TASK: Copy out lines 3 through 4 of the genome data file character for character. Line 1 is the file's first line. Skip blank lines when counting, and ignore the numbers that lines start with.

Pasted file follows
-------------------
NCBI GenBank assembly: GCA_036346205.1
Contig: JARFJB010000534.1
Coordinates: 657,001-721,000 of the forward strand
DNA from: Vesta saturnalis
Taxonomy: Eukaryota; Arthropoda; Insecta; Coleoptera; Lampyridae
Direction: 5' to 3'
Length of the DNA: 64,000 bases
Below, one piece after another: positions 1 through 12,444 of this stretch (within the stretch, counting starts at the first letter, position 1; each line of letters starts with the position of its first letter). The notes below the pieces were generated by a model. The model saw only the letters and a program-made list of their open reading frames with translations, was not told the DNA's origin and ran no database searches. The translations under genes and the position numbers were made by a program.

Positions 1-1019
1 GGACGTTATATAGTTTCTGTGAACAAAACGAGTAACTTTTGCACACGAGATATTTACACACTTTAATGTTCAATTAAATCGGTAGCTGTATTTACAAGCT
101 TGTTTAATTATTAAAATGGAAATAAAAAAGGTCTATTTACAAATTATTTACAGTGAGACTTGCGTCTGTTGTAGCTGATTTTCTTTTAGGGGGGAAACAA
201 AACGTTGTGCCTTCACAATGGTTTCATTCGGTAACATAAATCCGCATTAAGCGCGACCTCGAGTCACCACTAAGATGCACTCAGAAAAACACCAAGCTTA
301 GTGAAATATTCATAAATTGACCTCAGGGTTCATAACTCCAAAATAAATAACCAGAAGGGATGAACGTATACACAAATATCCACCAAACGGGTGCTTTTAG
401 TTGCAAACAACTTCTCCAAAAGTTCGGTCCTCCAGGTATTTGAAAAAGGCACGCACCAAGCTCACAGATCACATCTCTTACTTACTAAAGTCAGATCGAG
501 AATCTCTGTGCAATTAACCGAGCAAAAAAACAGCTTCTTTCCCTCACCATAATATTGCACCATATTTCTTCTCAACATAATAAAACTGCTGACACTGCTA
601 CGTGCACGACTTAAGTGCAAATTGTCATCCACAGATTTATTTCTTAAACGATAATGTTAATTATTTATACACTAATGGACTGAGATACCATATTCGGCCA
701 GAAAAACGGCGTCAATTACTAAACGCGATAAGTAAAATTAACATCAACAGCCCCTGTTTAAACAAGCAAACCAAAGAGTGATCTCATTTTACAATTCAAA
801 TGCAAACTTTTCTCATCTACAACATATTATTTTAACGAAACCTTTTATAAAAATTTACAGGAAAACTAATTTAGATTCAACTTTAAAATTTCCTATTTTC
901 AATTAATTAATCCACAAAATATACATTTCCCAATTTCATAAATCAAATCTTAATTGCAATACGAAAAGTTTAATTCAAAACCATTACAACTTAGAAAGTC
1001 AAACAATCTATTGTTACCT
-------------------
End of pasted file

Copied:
Coordinates: 657,001-721,000 of the forward strand
DNA from: Vesta saturnalis